We have many Shorebirds in Greenwich. With this Wildlife Highlight, you will read about characteristics, see a video, and play a game!
Coastal cleanups are one way we can be stewards to our environment. Environmental stewardship is an actionable way for an individual to care for the natural world around them. Conservation efforts of stewardship, such as coastal cleanups, help us to maintain and in some cases enhance the area for ecosystem resilience. September is international coastal cleanup month: Click HERE to sign up.
Greenwich has 27 miles of shoreline, 30 islands, and 8 harbors along Long Island Sound. The expansive shoreline and coastal habitat is part of what creates the unique biodiversity in Greenwich. The coastal Resiliency Assessment aims to overview vulnerabilities and provide a look into mitigation, adaptation, and protection of the coastline.
Great Captain Island, also known more familiarly as "Great Captain's Island," is an island off the coast of Greenwich, Connecticut. The 17-acre island is the largest of a three-island group that also includes Little Captain and Wee Captain. The island is a remnant of a glacial moraine and has a large glacial erratic (deposit) on the southern side, the island's east and west sides are connected by a tombolo (sand spit). The island has had several owners, but has been owned in whole by the Town of Greenwich since 1973. The island is home to the Great Captain Island Light, a 19th-century lighthouse that was restored in 2009 and relit as a non-navigational aid in 2012. Great Captain Island is one of the state's 26 "important bird areas" according to the Connecticut Audubon Society.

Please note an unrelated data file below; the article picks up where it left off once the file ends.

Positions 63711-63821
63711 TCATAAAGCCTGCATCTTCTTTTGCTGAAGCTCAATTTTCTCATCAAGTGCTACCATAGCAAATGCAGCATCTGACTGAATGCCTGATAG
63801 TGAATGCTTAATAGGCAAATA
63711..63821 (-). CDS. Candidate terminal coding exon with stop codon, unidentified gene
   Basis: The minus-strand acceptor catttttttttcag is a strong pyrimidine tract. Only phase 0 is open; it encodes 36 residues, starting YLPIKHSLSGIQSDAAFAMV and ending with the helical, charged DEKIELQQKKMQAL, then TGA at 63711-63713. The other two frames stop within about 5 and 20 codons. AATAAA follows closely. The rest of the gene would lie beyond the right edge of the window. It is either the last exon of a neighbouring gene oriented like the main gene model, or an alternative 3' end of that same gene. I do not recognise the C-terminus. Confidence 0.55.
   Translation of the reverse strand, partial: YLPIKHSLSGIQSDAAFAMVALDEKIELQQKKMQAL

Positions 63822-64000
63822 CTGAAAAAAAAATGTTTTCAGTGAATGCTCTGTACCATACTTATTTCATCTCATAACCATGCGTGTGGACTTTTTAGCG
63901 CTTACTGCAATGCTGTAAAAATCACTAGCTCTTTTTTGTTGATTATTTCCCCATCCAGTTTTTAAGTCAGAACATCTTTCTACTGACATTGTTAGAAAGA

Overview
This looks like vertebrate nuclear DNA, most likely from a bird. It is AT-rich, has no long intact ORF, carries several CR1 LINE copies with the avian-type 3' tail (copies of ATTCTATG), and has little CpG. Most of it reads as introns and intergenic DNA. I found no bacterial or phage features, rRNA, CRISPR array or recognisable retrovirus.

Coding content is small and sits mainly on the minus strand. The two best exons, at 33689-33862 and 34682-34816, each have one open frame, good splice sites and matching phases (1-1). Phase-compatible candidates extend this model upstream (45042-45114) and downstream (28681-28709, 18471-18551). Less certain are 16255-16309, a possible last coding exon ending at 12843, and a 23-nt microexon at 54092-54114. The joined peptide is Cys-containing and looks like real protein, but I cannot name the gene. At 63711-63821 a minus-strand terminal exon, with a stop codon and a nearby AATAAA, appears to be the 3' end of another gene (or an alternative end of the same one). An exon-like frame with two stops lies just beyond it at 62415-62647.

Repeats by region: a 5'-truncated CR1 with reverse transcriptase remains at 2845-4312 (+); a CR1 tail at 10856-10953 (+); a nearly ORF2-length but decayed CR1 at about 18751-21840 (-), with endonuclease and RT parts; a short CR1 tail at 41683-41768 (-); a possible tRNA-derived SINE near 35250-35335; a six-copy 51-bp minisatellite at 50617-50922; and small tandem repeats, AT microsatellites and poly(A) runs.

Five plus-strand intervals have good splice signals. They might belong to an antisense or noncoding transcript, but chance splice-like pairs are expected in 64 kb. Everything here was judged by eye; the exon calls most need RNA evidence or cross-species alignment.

Great Captains Island is currently the site of the largest heron and egret rookery in Connecticut, with over 300 nesting pairs of nesting egrets and night-herons. There is also a large colony of Herring and Great Black-backed Gulls on the island. Species nesting on the island include: Great Egret, Snowy Egret, Little Blue Heron, Black crowned Night-Heron, American Oystercatcher, and two gull species. Islands have been shown to be important migratory stopover areas for central and south American migrant land birds.